Whitworth’s keynote address focused on creating gospel movement across the Pennsylvania/South Jersey landscape, where according to statistics, 14 million people do not have a personal relationship with Jesus Christ. Unless something changes, these people will not be among the vast multitude from every nation, tribe, people and language standing before Jesus Christ’s eternal throne.

“Our greatest desire at the BRN is to see our churches accelerate towards becoming a healthy multiplying church; that is a church that reproduces new disciples, leaders, ministries and church starts that ultimately reproduce new disciples, leaders, ministries and church starts to the glory of God,” he said.

“But, none of this comes to fruition with just a continual focus on building organizational structures and religious behavior. A movement like this is only birthed through replicating and representing the heart of our King, Jesus,” he added, pointing to Jesus’ heart as explicitly shared in the gospel of Matthew (chapters 22, 25 and 28), typically expressed as the “three” greats: the Great Commandment, the Great Compassion, and the Great Commission.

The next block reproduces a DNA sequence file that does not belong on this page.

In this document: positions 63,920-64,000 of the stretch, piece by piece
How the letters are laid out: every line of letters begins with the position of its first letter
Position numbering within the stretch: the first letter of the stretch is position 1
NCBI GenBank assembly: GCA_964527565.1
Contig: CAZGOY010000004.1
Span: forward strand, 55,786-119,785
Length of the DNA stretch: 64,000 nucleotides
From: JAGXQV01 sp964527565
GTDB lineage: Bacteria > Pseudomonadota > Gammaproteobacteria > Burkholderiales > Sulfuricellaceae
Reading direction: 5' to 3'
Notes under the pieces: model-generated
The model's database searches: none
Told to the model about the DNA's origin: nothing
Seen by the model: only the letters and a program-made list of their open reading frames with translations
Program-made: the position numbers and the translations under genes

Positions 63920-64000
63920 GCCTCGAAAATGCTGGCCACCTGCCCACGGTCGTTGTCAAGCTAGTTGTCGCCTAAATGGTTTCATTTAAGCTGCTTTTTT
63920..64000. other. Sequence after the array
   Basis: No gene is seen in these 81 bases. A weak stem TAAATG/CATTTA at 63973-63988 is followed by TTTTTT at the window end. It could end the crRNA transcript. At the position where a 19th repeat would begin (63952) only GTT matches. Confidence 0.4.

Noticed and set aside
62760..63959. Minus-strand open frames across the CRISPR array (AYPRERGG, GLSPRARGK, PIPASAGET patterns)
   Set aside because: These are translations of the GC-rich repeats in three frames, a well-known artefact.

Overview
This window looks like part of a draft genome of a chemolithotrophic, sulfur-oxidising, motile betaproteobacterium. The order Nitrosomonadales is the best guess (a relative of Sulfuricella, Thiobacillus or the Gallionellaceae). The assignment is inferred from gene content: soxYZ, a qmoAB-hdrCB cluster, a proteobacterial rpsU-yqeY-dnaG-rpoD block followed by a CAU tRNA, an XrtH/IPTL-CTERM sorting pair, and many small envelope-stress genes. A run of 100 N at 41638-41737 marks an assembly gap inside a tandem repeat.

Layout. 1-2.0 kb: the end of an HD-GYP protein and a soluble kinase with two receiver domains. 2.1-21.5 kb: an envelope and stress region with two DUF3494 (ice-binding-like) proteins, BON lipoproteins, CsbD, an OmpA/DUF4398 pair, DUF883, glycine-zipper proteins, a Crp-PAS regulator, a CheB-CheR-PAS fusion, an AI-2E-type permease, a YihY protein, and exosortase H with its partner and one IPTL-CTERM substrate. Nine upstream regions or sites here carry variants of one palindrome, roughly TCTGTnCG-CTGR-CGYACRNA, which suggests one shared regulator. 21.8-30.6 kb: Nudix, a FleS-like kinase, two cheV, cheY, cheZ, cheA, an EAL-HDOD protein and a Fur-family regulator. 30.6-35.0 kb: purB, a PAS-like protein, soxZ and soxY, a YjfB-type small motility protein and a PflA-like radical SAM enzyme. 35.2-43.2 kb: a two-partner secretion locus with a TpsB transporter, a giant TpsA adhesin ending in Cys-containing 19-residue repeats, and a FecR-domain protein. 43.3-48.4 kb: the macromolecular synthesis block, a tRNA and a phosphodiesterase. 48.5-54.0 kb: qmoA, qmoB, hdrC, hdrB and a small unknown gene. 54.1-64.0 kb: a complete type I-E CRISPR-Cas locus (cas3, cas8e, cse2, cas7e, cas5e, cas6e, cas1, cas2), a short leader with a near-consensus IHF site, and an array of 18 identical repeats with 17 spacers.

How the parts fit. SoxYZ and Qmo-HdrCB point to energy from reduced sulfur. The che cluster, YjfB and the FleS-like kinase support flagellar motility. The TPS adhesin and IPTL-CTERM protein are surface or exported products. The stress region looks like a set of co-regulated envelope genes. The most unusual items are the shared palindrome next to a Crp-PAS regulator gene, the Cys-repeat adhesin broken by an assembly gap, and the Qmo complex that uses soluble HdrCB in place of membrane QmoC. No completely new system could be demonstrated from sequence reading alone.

“But how can this be done? Mainly through a Kingdom focus, having a Kingdom vision. … It looks like King Jesus getting His way, God ruling and reigning in the hearts of people.”

Revelation 7:9 shows us a glimpse of what heaven will look like, Whitworth said. “My hope is that somehow and someway, in our lifetime, we can and will get this right… We can either be a part of fostering this reality or we can be a part of advancing earthly or worldly domains. It’s our choice.”

In a report to the BRN churches, Whitworth shared about God’s miraculous provision in the face of budget cuts brought on by the COVID-19 pandemic.

“God provided the BRN nearly $1.5 million in resources, through many different avenues, to help us resource BRN churches so they could love their neighbors,” Whitworth said. “Much needed food, sanitizer, masks, gloves, and other products were given to us to distribute through churches so they could impact their communities with the Gospel.”